Description of tool
Maps of program areas are not always available or when they are, they are not of useful scale or have incomplete village locations which make them unusable for any of the mapping approaches described in the module on mapping of beneficiary locations
. Mapping may also prove to be difficult particularly in urban, peri-urban, or 'shanty' areas. In these situations, the use of lists and tables of home locations, distance (or time-to-travel as proxy), number of admissions and number of defaulters can be used as alternative.
Data on home locations
, admissions and defaulters
can be collected from beneficiary records. This tool also requires having a complete list of locations (e.g., villages) in the catchment area of a program or program site.
Analysis of data
A table can be used to investigate the effect of distance (travel time) on admissions and defaulting as shown in Table 1
Table 1: Use of a table to investigate the effect of distance on admissions and defaulting in the previous month in a single clinic catchment area
Data courtesy of Lusaka District Health Management Team
Listing, on the other hand, is a useful and simple way of identifying locations where coverage is likely to be poor (i.e., locations from which there are very few or no admissions) or defaulting is likely to be high. A simple listing can be done with a column for the complete list of villages in the catchment area of program or program site, a column for distance, time-to-travel, or fuzzy class (e.g., 'very near', 'far', etc.) and respective columns for counts of admissions and defaulters taken from beneficiary record cards. Table 2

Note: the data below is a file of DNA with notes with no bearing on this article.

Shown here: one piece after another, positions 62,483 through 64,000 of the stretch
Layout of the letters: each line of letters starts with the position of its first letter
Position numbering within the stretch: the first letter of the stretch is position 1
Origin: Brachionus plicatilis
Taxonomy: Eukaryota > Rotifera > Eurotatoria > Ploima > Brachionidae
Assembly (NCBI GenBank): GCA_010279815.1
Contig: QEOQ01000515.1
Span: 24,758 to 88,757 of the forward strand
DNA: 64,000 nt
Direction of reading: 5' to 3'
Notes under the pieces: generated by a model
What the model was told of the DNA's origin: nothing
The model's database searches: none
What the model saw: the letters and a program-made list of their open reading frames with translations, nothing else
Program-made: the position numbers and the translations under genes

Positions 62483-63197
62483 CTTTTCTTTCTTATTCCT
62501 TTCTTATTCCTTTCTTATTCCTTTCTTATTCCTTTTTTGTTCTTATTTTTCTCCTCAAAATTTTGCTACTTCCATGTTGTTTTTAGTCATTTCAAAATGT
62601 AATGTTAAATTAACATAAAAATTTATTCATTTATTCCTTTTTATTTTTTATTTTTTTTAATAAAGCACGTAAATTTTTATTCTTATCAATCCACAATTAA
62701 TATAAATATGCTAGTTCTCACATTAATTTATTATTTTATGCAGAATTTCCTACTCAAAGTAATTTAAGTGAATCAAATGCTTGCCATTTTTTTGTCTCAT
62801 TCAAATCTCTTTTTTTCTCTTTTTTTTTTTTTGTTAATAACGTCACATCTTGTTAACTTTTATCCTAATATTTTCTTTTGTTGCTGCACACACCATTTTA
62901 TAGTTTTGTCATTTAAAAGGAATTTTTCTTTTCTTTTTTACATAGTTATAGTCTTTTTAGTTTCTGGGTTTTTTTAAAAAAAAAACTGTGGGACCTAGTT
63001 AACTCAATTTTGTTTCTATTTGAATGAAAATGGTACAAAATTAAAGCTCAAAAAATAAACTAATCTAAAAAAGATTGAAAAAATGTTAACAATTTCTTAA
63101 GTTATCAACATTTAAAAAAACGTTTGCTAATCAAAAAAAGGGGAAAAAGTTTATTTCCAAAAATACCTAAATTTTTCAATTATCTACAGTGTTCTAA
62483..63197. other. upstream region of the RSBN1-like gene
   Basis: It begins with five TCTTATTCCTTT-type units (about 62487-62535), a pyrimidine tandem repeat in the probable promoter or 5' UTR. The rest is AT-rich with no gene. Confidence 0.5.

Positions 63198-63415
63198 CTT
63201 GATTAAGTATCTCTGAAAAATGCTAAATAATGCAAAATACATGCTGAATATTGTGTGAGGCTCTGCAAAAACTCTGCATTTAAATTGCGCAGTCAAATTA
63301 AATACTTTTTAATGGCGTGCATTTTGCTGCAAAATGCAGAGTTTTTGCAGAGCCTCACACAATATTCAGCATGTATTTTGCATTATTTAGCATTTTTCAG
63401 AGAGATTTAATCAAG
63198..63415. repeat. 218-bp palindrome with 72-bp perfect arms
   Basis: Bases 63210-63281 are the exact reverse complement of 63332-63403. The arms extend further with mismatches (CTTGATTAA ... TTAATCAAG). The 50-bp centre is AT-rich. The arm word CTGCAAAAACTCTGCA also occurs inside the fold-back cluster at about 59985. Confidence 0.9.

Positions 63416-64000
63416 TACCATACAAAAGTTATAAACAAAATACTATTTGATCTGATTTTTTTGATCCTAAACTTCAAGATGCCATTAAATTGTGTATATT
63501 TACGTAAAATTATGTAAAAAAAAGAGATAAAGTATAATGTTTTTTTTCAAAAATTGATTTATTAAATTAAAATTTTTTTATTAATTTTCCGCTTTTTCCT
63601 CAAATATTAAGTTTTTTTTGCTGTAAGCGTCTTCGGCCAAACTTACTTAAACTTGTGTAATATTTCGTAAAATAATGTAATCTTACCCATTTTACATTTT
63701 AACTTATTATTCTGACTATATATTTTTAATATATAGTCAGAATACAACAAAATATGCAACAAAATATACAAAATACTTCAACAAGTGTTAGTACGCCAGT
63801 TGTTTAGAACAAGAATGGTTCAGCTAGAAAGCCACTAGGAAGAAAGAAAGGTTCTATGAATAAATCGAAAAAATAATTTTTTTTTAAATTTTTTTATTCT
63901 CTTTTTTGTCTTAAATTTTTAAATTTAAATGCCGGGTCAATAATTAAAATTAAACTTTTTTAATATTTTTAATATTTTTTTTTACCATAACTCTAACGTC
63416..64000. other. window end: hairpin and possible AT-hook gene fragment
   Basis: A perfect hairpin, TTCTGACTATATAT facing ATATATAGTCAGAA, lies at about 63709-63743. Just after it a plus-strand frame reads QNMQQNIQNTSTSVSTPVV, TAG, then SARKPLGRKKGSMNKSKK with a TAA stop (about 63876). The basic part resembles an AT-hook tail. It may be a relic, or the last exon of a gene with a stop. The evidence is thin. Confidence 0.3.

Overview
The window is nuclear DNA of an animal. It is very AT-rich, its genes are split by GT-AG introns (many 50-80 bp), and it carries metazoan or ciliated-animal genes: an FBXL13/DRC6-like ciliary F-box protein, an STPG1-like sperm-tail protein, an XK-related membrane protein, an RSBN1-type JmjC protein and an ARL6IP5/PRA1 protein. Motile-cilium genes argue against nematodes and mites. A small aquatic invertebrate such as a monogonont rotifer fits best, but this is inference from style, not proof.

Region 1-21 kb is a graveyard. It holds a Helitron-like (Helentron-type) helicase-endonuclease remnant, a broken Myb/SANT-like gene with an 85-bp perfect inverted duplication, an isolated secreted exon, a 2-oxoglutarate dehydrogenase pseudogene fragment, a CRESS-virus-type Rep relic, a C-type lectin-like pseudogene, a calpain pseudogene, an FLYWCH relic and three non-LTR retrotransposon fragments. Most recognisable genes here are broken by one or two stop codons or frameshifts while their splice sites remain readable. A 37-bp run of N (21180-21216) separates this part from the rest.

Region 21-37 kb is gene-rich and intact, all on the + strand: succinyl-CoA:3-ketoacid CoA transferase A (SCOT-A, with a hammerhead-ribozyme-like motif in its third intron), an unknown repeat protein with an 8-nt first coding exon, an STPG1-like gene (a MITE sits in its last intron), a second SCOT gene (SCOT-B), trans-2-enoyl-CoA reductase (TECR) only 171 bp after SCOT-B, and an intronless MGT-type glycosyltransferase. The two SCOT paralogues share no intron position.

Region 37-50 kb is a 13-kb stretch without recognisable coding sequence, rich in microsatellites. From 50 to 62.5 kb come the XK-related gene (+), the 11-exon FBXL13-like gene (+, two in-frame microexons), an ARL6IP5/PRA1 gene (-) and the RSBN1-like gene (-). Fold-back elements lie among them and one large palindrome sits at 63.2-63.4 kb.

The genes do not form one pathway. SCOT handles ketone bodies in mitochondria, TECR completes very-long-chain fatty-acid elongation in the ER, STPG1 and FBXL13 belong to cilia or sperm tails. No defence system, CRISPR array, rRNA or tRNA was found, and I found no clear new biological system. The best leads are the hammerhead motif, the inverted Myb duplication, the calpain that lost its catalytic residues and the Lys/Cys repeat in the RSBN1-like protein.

shows an example of this approach used in assessing the coverage of a CMAM program in a local government area in the north of Nigeria. A template to use for lists and tables approach is available here
Table 2: Using lists to identify locations where coverage is likely to be poor or defaulting is likely to be high in a CMAM program in northern Nigeria
Data courtesy of Gombe State Ministry of Health
The data in Table 1
suggests that, in this program, distance has an effect on both admissions (higher close to the clinic) and defaulting (higher further from the clinic). For the data in Table 2
, the effect of distance on admissions is clear with villages at or very near the health centre having high admission numbers. However, for defaulting, the effect of distance is not clear as high number of defaulters came from very near the health centre as well.